Hard to beat THE GREAT GATSBY.
A lot of good stuff here (I've probably read only ~ 1/3 of the listed) but for pure symphonic grandeur, "You Can't Go Home Again" is hard to beat: (like Faulkner, you've got to cut Wolfe a little slack as to what constitutes a sentence)Something has spoken to me in the night, burning the tapers of the waning year; something has spoken in the night, and told me I shall die, I know not where. Saying:"To lose the earth you know, for greater knowing; to lose the life you have, for greater life; to leave the friends you loved, for greater loving; to find a land more kind than home, more large than earth----Whereon the pillars of this earth are founded, towards which the conscience of the world is tending--a wind is rising, and the rivers flow."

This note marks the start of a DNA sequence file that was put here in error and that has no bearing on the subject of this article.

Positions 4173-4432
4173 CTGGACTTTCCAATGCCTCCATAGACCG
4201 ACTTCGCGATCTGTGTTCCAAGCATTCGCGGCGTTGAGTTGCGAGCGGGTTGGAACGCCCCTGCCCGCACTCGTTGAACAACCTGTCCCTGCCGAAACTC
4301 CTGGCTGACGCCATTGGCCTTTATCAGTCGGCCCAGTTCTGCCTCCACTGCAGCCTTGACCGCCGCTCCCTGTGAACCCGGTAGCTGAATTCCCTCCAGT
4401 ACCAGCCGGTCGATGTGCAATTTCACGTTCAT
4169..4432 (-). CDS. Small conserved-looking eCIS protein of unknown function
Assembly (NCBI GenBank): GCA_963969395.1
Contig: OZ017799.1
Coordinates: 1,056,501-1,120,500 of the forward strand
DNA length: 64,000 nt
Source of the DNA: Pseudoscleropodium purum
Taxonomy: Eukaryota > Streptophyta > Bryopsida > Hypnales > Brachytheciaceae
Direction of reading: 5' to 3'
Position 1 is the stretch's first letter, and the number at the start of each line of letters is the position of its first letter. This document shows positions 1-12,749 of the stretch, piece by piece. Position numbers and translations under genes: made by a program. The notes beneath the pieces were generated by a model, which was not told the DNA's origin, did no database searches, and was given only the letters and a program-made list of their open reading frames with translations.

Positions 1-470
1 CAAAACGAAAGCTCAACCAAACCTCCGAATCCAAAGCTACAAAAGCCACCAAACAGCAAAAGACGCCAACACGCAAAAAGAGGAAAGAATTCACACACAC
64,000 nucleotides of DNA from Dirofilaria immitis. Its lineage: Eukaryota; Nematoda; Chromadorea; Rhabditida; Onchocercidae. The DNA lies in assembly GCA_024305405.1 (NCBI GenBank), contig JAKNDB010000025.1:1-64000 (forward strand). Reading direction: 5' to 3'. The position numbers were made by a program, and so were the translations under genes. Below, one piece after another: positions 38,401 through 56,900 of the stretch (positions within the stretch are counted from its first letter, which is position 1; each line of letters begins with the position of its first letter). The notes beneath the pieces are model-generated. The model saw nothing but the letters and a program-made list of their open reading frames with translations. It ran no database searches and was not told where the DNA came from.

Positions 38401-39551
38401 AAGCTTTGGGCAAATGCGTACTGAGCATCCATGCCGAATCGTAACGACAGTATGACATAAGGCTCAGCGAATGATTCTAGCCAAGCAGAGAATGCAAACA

1984 has a great closing line. To be a truly great closing line the whole book has to lead up to that one line. That's where I personally think I excel, and I'll put Small Crimes, Outsourced, Pariah and The Caretaker of Lorne Field closing lines up against most of those.
"It was easy," I said.I, THE JURY, Mickey Spillane
I, THE JURY was the first one that came to my mind
I, THE JURY indeed.LORNE FIELD was indeed pretty chillng, Dave. Great stuff.Jeff
I always liked the ending of Samuel Beckett's MOLLOY: "It is midnight, it is raining. It is not midnight, it is not raining." Seems to sum up Beckett's entire approach right there.
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